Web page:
While the politically charged campaign to restore police numbers is ongoing, Protect The Protectors is seeking to build cross-party support for measures that would offer greater protections to officers immediately. In February, the Police Federation of England and Wales released the results of its latest welfare survey data which suggest that there were more than two million unarmed physical assaults on officers over a 12-month period, and a further 302,842 assaults using a deadly weapon.

This is partly due to an increase in single crewing, which sees officers sent out on their own into often hostile circumstances. Morale in the police has suffered hugely in recent years and almost every front-line officer will be able to recall a time when they were recently assaulted.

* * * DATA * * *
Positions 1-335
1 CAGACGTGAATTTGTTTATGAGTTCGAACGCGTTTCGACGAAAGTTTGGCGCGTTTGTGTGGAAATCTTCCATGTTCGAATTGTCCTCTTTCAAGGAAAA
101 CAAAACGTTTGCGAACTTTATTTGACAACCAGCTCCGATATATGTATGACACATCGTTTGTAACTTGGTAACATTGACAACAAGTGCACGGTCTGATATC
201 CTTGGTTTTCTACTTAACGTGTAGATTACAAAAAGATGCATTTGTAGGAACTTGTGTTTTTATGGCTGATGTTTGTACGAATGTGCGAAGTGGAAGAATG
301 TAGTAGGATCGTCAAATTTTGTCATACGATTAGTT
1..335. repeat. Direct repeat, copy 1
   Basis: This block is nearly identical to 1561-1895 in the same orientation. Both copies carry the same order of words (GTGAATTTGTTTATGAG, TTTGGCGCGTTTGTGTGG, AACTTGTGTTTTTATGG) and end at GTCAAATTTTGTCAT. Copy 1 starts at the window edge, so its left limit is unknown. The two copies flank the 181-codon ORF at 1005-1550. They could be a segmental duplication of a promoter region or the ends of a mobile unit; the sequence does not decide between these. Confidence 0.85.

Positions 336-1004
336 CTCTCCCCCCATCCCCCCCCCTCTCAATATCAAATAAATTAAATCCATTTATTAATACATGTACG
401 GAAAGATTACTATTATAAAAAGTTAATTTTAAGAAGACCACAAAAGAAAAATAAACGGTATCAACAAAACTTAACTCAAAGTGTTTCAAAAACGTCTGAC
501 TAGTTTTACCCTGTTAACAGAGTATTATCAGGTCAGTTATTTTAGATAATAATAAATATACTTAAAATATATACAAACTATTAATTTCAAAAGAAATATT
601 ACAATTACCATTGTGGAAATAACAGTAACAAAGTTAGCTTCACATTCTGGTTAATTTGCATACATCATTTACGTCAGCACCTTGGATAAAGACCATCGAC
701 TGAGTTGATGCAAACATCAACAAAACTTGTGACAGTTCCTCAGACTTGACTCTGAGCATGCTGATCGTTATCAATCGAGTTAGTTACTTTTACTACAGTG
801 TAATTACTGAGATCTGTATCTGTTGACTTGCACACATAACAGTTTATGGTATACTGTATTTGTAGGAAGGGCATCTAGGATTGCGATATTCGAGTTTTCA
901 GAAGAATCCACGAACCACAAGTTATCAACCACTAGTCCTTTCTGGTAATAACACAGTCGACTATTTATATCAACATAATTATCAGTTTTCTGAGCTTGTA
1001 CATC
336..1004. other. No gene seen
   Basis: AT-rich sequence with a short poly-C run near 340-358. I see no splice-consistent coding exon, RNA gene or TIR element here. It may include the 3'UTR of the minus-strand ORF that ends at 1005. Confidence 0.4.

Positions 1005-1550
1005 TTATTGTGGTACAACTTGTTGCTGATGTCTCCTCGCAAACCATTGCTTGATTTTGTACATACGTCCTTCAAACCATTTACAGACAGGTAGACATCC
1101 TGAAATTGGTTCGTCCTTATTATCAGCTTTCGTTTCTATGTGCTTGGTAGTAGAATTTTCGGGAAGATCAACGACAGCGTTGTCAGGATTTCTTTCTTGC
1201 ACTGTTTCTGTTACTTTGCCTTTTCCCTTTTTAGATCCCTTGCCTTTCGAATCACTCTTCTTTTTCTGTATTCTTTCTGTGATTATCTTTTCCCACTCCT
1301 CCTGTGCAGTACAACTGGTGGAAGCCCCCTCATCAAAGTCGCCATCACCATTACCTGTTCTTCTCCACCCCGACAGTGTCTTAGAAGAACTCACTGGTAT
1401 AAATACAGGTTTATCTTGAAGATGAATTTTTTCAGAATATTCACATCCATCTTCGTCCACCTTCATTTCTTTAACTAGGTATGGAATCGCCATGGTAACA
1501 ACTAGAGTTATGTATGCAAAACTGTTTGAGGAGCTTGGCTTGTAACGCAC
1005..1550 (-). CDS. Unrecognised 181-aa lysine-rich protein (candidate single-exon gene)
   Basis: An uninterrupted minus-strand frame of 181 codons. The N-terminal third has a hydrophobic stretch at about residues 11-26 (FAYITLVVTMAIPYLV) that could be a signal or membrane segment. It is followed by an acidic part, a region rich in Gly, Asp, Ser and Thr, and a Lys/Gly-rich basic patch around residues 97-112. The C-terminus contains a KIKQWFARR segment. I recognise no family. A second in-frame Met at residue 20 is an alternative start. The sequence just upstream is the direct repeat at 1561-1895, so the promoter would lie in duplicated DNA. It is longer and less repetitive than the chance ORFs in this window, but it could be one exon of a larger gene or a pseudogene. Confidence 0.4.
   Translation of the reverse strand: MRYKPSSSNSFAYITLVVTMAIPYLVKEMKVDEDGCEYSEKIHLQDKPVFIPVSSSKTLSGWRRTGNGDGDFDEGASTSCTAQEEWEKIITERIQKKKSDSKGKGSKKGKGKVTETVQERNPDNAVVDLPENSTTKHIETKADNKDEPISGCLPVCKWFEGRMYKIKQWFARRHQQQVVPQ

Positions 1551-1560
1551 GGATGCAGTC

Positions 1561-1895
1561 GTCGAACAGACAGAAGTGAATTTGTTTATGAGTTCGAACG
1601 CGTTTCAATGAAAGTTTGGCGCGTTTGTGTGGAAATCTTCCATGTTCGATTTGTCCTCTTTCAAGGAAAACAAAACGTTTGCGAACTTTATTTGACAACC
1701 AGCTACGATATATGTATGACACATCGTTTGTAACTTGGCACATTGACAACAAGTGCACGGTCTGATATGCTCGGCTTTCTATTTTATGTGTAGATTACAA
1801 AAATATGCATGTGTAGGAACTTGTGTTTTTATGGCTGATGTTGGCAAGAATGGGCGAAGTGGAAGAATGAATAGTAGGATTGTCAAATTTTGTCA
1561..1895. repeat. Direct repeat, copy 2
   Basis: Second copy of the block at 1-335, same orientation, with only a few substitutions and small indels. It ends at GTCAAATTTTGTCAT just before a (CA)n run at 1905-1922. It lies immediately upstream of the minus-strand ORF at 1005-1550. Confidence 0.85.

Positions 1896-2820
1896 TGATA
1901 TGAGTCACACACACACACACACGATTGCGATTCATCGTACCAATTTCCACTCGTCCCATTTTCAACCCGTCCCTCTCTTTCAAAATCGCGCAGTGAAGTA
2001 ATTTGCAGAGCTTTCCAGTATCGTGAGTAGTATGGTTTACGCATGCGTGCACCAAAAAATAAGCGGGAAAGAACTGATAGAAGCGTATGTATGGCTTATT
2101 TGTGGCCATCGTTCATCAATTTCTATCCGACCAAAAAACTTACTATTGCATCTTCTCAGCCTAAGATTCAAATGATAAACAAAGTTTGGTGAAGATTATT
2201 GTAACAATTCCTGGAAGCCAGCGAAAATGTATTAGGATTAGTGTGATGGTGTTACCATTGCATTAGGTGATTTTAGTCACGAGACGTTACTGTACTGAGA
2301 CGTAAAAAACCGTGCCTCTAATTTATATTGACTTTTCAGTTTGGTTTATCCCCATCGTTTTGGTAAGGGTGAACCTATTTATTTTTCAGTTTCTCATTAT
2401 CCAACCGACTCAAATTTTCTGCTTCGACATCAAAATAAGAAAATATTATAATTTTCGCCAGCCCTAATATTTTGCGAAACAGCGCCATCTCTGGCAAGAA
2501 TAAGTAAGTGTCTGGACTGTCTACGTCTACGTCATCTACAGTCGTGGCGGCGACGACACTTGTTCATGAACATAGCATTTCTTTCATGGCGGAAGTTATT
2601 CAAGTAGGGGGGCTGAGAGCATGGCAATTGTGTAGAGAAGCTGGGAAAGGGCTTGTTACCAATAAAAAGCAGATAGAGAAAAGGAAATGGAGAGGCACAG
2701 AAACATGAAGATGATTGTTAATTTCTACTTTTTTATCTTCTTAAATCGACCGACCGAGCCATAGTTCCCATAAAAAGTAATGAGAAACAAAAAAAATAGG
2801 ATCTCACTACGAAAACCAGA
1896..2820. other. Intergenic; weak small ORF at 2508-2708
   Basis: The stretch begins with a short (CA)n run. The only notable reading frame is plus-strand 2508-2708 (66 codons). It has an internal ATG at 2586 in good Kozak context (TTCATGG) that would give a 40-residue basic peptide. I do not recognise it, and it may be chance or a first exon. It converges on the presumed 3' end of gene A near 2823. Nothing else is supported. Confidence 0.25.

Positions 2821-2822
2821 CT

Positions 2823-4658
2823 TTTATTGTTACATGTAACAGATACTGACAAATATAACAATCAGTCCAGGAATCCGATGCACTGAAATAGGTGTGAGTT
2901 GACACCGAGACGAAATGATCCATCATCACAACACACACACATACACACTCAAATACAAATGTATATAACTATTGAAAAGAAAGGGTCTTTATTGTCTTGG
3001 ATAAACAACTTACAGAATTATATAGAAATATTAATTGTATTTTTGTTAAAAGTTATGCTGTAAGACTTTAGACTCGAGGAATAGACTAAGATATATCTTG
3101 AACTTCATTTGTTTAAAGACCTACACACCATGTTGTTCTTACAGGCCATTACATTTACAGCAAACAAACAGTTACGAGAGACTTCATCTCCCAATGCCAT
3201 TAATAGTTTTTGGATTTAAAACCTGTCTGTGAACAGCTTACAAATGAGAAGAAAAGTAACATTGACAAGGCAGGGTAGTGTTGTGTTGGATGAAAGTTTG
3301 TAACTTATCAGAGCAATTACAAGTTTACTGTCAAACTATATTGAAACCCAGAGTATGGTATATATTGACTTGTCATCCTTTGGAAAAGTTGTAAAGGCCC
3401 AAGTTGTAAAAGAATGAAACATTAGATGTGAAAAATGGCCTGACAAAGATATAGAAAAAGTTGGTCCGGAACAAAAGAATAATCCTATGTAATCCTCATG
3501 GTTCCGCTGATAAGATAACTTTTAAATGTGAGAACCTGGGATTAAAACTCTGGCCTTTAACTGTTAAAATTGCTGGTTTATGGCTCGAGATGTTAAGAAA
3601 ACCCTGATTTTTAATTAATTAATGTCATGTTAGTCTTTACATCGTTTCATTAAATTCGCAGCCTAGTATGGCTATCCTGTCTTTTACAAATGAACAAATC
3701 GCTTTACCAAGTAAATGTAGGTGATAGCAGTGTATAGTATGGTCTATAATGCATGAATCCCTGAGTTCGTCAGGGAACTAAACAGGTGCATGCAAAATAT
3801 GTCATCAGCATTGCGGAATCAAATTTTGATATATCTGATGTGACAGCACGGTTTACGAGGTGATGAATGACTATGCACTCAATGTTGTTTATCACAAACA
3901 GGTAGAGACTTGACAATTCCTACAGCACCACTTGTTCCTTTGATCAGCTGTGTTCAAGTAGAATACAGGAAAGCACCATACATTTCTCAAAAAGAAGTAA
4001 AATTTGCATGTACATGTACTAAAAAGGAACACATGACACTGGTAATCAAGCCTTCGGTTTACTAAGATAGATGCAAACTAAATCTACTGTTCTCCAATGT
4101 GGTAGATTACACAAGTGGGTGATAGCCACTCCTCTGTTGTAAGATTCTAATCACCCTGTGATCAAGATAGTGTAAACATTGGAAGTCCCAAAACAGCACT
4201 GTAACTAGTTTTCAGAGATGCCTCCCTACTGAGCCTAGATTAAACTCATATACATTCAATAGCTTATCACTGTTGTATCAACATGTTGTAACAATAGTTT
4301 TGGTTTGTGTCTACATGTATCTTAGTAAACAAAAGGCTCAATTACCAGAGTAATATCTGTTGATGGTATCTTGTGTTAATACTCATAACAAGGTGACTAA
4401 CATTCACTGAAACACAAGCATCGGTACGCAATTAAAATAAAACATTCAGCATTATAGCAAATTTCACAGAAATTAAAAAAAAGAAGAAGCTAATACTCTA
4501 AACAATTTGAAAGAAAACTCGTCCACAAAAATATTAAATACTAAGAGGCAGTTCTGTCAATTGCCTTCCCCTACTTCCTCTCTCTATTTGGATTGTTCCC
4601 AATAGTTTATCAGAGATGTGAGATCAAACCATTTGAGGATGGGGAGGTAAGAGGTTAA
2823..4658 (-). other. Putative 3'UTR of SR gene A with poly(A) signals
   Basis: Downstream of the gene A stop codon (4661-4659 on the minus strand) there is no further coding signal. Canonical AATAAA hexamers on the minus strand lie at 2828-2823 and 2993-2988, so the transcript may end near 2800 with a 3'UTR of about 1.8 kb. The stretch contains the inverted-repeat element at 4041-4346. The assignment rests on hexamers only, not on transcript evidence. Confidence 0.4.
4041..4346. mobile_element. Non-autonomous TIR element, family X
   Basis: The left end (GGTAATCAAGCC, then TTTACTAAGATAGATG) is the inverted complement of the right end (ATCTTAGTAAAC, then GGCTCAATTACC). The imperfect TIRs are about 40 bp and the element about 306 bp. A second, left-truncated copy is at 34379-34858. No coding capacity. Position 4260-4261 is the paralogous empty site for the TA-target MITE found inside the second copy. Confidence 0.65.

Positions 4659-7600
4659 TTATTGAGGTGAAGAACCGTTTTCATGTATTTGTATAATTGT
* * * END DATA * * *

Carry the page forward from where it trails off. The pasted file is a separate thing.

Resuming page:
If we want to tackle this undeniable rise in violent crime, then a large part of the solution is protecting those who protect us; strengthening the law to keep them from harm where possible, restoring morale by removing the pay cap, and most importantly, increasing their numbers.

Holly Lynch is the MP for Halifax. The Protect the Protectors bill will get its second reading on the Friday 20th October.